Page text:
It is hard for me to find a replicable instance of this for another institution. Except perhaps to say – don’t be afraid to embrace an organic leadership structure that emerges. It may be that leadership structure will have an energy you need and become the fuel for your current leadership.
It is worth noting that the Alumnae Association of Sweet Briar is entirely revamping itself. They realized that their previous relationship of being completely a part of the College resulted in tensions and difficulty when the College elected to close. Their independence is a strength.
It Takes a Village: “Town & Gown” Relationships
Institutions often forget that they have neighbors. It is very important to maintain close ties to the community and region nearby. These neighbors are impacted by students who may live in off-campus housing. The elected officials may prove critical at some point.
For Sweet Briar, it was the County of Amherst who came to its rescue. The County Attorney was the person who originally filed suit to stop the closure and who advocated for protecting donor’s rights. The Mayor of Amherst wrote amicus briefs regarding how the town and the College had shared infrastructure, investment and both would be harmed if the College closed.
Take time to get to know your elected officials and community members. Identify the faculty and staff who live nearby. Consider days when the community can visit to interact with your student body. Keeping the relationships strong will avoid the divisive issues of “town vs. gown” which many communities face.
Amherst and Sweet Briar have a shared history and future (I explore these relationships in my blog “What’s In a Seal”).
I often tell people, if it were not for social media, Sweet Briar College would not have been saved. If this closure had been announced before social media, the alumnae and friends would have had no way to mobilize so quickly.
Brooke Linville, Saving Sweet Briar Board member, created the website and it became a portal to organize: legal updates, recent news media, testimonials, fundraising updates, links to events. The website was critical for communicating — especially since the College was busy posting closure messages daily.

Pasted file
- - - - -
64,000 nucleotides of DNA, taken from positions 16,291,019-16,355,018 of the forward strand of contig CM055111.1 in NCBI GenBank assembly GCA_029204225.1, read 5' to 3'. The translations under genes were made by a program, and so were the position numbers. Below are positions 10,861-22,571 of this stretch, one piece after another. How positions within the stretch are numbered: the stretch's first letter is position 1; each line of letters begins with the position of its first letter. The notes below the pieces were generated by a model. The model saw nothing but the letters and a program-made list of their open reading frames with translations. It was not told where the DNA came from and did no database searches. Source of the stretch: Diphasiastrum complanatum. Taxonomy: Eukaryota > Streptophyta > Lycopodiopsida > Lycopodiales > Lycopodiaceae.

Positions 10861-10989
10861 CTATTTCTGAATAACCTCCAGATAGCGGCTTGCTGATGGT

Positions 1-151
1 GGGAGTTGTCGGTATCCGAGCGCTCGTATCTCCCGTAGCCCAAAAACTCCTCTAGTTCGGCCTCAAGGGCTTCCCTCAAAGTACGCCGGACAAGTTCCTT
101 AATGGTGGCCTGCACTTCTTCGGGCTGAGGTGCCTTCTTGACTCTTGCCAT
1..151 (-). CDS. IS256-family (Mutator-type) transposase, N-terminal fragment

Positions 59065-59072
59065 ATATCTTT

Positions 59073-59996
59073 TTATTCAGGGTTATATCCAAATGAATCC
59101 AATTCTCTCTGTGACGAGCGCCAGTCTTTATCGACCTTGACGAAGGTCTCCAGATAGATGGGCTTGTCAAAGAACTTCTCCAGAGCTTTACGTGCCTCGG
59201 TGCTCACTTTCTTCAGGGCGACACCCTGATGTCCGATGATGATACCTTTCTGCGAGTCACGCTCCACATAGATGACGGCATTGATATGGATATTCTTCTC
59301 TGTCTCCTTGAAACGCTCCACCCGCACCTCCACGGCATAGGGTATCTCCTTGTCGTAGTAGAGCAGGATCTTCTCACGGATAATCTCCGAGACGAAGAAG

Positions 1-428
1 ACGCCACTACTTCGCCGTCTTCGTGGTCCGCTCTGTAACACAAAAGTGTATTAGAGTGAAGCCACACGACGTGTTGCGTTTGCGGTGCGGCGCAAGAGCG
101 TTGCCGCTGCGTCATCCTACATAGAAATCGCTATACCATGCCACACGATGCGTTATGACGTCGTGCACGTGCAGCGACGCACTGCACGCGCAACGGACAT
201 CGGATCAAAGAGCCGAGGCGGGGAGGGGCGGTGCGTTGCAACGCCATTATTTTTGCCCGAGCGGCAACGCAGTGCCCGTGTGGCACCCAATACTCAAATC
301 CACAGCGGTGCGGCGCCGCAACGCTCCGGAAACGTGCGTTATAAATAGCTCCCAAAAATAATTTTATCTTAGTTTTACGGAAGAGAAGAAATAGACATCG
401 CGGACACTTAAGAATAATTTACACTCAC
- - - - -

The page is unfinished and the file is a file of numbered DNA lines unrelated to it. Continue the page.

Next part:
Other channels of social media were also critical. Facebook, Twitter, Linked In, Reddit, Instagram, Pinterest. There truly was not a form of social media that was not used for the benefit of Sweet Briar. In fact, Forbes Magazine launched a contest based on twitter posts resulting in Sweet Briar being awarded the “top small college”.
Facebook became a place where people could organize themselves, vent, research, post events, inform. As of this writing, there are over 20 different sub-pages fueling the passion and commitment for Sweet Briar. Students, parents, faculty, staff, alumnae and community could bond together over shared issues, concerns and hopes for the future. Eventually, many of these channels split into further categories. Some even became their own websites such as the strategic planning work, www.sbc2point0.com.
Just as in any group, human nature plays a part. Some people get emotional and angry about things. Some people like to keep the peace. Some like to follow the leader. Some are naturally suspicious. Some see their role as policing. Eventually, not all of this energy could exist in the same place and individuals created conversations and pages. Just as there are those who might have a chat on their way to class or over the phone in private, social media provided a place where the dialogue of saving Sweet Briar reached a fever pitch. Having received invitations to the majority of the groups formed, I can say we needed everyone and every group to get to a successful conclusion. Also just as in any group, stereotyping of these groups also took place in addition to not understanding and pointing fingers. There isn’t one group of which I was a part where I agreed with everything, but I felt I was of more use being there than not.
The question is now, do we still need those groups? I think we do. The question for your institution may be, to what degree do you allow and foster the organic energy of your constituents — or do you try to control all channels of social media?
As I write this post, students are driving to campus and faculty and staff are there to welcome them. Each day, smiling faces of returning students are shared. Colleges released coaches and faculty from contracts so that they could return. Colleges released students from enrollment contracts so that Sweet Briar could welcome them home. These acts of friendship will be long remembered from Hollins College, Agnes Scott and many others.